Kirk is now home to the congregation of Greyfriar Tolbooth
and Highland Kirk. It took its name from the pre-reformation
Francian friary which stood nearby.
Greyfriar's Kirk was the first church to be built in Edinburgh
after the Reformation and was opened in 1620.
It plays a significant role in Scottish history because
it was here, in front of the pulpit, that the National
Covenant was presented and signed in 1638, This was an
extremely important document in Scottish history and an
original copy can be seen in the visitor's centre. The
kirk was used as a barracks from 1650 to 1653 during Oliver
Cromwell's invasion of Scotland.
It was also here that over twelve hundred Covenanters were
imprisoned in 1679 awaiting their fate, over one hundred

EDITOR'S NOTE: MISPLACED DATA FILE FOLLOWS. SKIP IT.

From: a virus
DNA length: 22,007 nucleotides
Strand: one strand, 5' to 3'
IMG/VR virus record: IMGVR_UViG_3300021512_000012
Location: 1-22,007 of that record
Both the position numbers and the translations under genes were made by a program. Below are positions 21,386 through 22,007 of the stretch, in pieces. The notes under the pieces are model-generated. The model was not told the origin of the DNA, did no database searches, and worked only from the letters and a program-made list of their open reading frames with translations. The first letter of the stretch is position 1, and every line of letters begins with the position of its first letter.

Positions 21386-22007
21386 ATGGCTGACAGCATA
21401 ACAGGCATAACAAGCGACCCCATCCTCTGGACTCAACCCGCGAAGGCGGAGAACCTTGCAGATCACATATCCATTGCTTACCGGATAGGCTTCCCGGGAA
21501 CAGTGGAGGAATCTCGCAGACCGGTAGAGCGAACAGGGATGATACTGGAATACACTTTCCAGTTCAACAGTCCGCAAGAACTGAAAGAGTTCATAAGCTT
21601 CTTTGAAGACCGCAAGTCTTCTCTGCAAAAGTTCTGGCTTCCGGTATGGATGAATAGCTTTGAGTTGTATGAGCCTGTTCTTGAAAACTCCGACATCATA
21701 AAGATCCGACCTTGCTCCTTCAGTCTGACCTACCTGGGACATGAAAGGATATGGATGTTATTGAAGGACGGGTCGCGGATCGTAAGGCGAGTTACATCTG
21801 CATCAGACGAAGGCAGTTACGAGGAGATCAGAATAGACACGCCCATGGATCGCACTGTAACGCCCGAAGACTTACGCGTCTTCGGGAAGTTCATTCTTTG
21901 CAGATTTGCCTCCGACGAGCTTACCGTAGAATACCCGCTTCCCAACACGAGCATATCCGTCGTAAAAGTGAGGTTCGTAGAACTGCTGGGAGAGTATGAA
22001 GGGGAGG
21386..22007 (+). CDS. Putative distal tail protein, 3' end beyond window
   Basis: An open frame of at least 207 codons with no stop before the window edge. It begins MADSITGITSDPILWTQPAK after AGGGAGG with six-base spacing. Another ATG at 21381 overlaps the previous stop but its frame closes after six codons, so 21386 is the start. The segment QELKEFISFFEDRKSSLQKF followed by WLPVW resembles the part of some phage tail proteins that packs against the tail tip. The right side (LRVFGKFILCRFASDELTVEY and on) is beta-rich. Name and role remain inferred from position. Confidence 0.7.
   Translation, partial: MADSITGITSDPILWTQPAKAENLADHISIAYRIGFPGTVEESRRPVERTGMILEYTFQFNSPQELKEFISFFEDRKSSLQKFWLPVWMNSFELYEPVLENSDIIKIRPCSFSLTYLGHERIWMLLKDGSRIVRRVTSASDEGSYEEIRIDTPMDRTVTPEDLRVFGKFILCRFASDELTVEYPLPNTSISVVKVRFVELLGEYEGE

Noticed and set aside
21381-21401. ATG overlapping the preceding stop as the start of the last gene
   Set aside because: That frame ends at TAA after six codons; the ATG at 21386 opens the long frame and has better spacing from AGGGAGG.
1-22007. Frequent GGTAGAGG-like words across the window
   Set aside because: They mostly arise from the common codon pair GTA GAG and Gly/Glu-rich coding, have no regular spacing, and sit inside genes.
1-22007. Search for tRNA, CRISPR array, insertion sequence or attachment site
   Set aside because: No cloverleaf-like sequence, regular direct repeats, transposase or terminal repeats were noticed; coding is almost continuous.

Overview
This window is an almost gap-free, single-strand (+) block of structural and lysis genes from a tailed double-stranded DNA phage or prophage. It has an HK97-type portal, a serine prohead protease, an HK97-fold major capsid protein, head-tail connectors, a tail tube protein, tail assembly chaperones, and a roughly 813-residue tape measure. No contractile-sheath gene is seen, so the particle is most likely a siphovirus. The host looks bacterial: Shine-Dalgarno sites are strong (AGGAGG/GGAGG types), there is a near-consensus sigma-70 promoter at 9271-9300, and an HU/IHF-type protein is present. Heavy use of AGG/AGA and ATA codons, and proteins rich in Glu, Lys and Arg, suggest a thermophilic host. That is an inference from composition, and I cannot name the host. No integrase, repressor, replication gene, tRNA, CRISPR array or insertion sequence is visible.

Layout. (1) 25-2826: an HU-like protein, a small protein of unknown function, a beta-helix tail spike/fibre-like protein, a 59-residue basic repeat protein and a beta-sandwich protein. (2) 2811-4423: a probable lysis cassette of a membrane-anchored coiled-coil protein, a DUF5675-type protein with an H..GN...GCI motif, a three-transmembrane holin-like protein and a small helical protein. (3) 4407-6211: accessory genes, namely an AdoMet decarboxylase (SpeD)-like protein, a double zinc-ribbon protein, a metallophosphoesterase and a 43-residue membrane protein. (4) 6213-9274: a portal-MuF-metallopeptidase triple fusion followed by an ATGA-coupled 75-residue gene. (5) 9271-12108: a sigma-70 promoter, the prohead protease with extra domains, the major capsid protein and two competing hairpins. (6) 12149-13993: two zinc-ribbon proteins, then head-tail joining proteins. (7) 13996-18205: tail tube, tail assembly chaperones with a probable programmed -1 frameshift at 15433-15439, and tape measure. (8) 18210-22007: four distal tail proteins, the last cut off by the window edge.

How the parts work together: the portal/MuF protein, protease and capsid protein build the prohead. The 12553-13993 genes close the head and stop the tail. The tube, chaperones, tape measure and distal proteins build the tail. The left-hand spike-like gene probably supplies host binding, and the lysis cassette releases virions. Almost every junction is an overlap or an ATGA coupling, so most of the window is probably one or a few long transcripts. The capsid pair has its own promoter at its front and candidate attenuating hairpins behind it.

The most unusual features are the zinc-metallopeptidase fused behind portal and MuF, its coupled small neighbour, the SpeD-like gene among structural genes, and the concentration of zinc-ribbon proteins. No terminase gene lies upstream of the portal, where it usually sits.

were hung at the Grassmarket and many were deported overseas
as slaves. The Covenanters prison still exists in Greyfriar's
Town Council stored its gunpowder in the
kirk and in 1781 the Western side of the
Kirk was blown up in an accident. The west
side was rebuild in 1721 adding two extra
bays in the original style.
gutted the Kirk in 1845 and detroyed the furnishings and
roof. Restoration took many years to complete and a new
single span roof was installed along with the first stained
glass windows in a Scottish parish church since the reformation.
Later, in 1860 it was also the first Presbyterian church
to have an organ installed to accompany singing.